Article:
Babiuk, Lorne Alan - 2013
Baker, Ralph - 1998
Beach, Dexter H.C. - 2010
Beatty, Guy Hunter - 1993
Beaujot, Pat - 2016
Bechard, Jerome - 1997
Beck, Thomas Victor - 2002
Beeler, Delcie Isobel - 2003
Bell, John Milton - 1989
Biggart, Robert Lynn Hampson - 1991
Bigland, Christopher Hedley - 2003
Binnie, Frank - 1989
Blacklock, John Robert - 1995
Block, Carl Vissing - 2005
Bobier, Thomas Griffin - 1983
Boden, Edward Arthur - 1988
Boyes, Lindsay John - 1997
Brack, Robert Edward - 2010
Bradley, Bill - 1985
Braidek, John George ( Jack ) - 2015
Brandt, John - 1974
Braun, Linda - 2016
Brown, Jacob - A. 1986
Bryce, W.H. Scotty - 1977
Buchan, John Alexander Joseph - 2009

PortraitChristopher Hedley Bigland

Chris Bigland, founder of the Veterinary Infectious Diseases Laboratory in Saskatoon , was born in Calgary October 15, 1919 , and took an early interest in veterinary medicine. At the age of 21 he graduated from the Ontario Veterinary College in Guelph .

He worked in private practice in Calgary until 1945 when he enrolled in the University of Toronto to obtain a diploma in Veterinary Public Health. He returned to Calgary in 1946 to join the Veterinary Inspection Division of the Canada Department of Agriculture. In his work as a meat inspector Chris became interested in testing swine for Brucellosis and set up a laboratory in his own home to do this. He decided his real interest lay in disease control rather than inspection so he moved to the Alberta Department of Agriculture's veterinary laboratory in Edmonton where he focused on disease problems in poultry. Here he gained an international reputation as a researcher in the Mycoplasma of domestic birds.

While in Edmonton he was elected president of the Alberta Veterinary Medical Association and it was at this time he became convinced of the need for a veterinary infectious diseases laboratory.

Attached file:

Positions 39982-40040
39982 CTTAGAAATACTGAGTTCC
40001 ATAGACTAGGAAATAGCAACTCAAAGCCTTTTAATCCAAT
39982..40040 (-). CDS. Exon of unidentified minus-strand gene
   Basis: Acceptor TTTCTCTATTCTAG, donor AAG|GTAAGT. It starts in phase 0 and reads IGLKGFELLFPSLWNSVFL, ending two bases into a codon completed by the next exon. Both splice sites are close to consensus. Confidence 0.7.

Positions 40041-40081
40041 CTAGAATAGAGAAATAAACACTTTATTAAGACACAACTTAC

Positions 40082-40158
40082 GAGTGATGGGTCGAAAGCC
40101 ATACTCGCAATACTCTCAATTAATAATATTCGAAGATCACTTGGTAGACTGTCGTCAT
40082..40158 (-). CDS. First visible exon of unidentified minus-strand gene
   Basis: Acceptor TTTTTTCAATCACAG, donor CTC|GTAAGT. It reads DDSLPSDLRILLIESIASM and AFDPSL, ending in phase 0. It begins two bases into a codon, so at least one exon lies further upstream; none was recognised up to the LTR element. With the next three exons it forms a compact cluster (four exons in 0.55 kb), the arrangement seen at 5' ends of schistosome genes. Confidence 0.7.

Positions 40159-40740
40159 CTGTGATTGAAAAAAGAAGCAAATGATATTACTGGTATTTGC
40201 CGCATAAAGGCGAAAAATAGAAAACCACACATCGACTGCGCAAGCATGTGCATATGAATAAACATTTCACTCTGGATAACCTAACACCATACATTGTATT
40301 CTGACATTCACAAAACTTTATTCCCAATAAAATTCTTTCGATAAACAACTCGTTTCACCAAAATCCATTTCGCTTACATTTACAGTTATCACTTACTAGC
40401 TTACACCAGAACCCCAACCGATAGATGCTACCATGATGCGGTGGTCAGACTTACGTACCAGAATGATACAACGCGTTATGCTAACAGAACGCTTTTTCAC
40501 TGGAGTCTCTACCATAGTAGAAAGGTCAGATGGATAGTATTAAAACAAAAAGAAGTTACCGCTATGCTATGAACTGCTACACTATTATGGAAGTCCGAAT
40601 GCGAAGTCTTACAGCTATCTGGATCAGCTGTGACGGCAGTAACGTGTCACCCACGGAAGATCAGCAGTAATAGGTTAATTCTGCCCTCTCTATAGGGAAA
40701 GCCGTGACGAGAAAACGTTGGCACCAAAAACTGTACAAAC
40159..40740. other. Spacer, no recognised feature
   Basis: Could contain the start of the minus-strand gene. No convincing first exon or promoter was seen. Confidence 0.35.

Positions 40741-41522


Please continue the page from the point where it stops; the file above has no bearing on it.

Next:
In 1962 he completed his MSc program and was hired by the University of California at Davis in recognition of his accomplishments in the field of avian Mycoplasma.

Two years later the dream of a Western College of Veterinary Medicine became a reality and Dean Larry Smith approached Chris Bigland about heading the Department of Veterinary Microbiology in Saskatoon . Chris returned to Canada with enthusiasm and resumed his campaign for what later became the Veterinary Infectious Diseases Organization (VIDO). The idea came to fruition in 1975 and Chris Bigland became VIDO's first director.

Under his direction Steven Acres and Otto Radostits developed the world's first vaccine for neonatal calf diarrhea. This vaccine, Vicogen, made a significant improvement in the survival rate of young calves and vastly improved the economics of the cattle business for producers.

Chris Bigland is the author of 93 published papers in scientific journals and has honorary life memberships in the Alberta and Saskatchewan Veterinary Medical Associations, the Ontario Veterinary College Alumni Association and the Canadian Society of Animal Science. In 1980 he was given the Award of Merit by the Ontario Veterinary Medical Association and the OVC at Guelph made him the McMillan Laureate in Agriculture for the period 197984.

He retired from VIDO in 1984.

Sponsored for the Saskatchewan Agricultural Hall of Fame 2003
by the Veterinary Infectious Diseases Organization,
Western College of Veterinary Medicine and the
Saskatchewan Veterinarian Medical Association.


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